PM urged to give support to millions of households set to struggle with energy costs this winter


Rishi Sunak is under growing pressure to provide support for millions of households expected to struggle with energy costs this winter.

More than 140 charities and organisations are urging the prime minister to avoid a “costly sticking plaster” and support Britons against “once unthinkable” prices.

Energy bills are set to be about 13% more expensive on average than they were last winter, which were the highest in living memory.

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As a result, a third of British adults expect to struggle to afford their heating bills over the winter months without government support, according to a survey for National Energy Action (NEA).

In an open letter, a coalition including NEA, Age UK, Citizens Advice and MoneySavingExpert calls on the government to act.

“With winter fast approaching, short-term, targeted support is needed to protect the most vulnerable households in and on the edge of fuel poverty,” they wrote.

“These are people whose bills have become so unaffordable that they are having to make the desperate choice nobody should have to make – between heating and eating.”

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It adds: “This is a long-term problem that requires a sustainable safety net for these people. Anything else will be a costly sticking plaster.

“There’s now a significant risk that no new protections will be in place by the time they are desperately needed.

“One of the most effective ways the government can address this enduring challenge is through the introduction of comprehensive targeted energy support, sometimes referred to as a social tariff.

“This would provide a deeper price protection for all households struggling with their energy bills.”

 Britain's Prime Minister Rishi Sunak leaves 10 Downing Street (AP Photo/Kin Cheung, File)
Rishi Sunak is facing calls to give support. Pic: AP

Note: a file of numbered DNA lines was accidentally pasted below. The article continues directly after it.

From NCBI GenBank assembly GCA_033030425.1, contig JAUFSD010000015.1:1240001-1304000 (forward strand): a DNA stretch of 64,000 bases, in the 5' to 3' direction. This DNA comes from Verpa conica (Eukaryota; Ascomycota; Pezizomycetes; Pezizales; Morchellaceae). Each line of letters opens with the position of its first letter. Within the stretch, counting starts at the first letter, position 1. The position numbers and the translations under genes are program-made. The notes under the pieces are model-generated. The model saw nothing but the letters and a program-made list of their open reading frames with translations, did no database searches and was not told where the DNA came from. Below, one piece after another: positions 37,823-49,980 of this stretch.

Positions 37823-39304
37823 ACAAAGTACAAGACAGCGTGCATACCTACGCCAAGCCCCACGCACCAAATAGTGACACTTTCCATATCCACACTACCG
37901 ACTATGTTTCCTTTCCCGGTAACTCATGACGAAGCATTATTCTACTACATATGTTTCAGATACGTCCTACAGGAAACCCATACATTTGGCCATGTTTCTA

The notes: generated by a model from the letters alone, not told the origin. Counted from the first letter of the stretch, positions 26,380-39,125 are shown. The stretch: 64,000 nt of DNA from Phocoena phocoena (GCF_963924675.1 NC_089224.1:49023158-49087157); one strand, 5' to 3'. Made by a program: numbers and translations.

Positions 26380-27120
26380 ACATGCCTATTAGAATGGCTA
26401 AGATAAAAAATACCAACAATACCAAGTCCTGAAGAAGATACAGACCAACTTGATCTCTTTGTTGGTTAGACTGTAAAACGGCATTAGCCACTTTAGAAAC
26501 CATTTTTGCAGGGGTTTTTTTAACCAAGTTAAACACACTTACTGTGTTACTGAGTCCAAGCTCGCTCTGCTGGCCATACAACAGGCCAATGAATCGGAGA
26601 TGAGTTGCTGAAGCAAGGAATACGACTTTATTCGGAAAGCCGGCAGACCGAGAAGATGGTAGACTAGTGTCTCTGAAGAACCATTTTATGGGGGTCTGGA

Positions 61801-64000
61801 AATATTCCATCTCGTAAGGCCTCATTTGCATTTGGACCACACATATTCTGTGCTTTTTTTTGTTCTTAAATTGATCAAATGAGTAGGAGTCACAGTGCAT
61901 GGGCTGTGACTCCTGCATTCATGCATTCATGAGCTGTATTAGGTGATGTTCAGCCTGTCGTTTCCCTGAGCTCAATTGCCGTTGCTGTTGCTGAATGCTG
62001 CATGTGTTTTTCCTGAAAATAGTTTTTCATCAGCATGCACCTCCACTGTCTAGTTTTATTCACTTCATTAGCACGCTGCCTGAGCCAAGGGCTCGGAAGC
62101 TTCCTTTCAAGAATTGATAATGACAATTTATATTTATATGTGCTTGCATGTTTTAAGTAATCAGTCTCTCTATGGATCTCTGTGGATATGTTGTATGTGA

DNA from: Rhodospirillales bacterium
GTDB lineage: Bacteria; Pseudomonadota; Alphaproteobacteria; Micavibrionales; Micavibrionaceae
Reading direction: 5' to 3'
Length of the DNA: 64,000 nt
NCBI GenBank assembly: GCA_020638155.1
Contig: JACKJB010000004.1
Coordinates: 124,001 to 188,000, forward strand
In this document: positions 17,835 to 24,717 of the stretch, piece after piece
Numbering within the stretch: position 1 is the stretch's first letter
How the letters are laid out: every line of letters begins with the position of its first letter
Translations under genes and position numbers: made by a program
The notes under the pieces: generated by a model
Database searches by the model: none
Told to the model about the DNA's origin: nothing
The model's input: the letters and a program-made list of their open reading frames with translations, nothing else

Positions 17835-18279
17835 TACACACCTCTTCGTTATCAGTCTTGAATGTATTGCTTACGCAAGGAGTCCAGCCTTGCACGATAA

Prices are set to rise despite the price cap falling from the current £2,074 to £1,923 from 1 October for the average dual fuel customer, the letter warns – with costs still more than 50% higher than pre-crisis levels.

Last year, the Energy Price Guarantee limited average bills to £2,500 per year and each household received a further £400 over six months to offset soaring costs.

These measures brought the average monthly cost of energy down to £141, but unless further support is announced, average costs from October to December 2023 will rise to £160.

NEA figures suggest 6.3 million households will be in fuel poverty from Sunday, which is an increase of more than two million since 2021.

Read more:
MPs warn energy bills help needed ahead of ‘inevitable’ winter crisis
Millions risk getting ill because they are ‘too scared to put heating on’

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Energy cap: ‘All options’ on table

Martin Lewis, founder of, said: “A typical house now pays a once unthinkable, still unaffordable, £2,000 a year for energy – worse, this winter people won’t get the £400 support they did last.

“The energy market is broken – the limited competition there is hardly impacts what people pay.

“Even when there was competition, it failed many elderly or vulnerable people unable to take advantage of deals.

“That’s why I’ve long supported a social tariff. It’s why I was excited when the government said it’d bring one in.

“Now I’m despairing at the deafening silence of inaction. This isn’t trivial, it’s a core well-being issue for millions. The government needs to pull its bloody finger out.”

A Department for Energy Security and Net Zero spokesman said: “We recognise the cost of living challenges families are facing and spent £40bn paying around half a typical household’s energy bill last winter.

“While energy prices are falling our Energy Price Guarantee remains in place to protect people until April next year.

“We are also providing additional targeted support for the most vulnerable, with three million households expected to benefit from the £150 Warm Home Discount and millions of vulnerable households will receive up to £900 in further cost of living payments.”

The spokesman added that the government continues to “keep all options under review for those most in need”.

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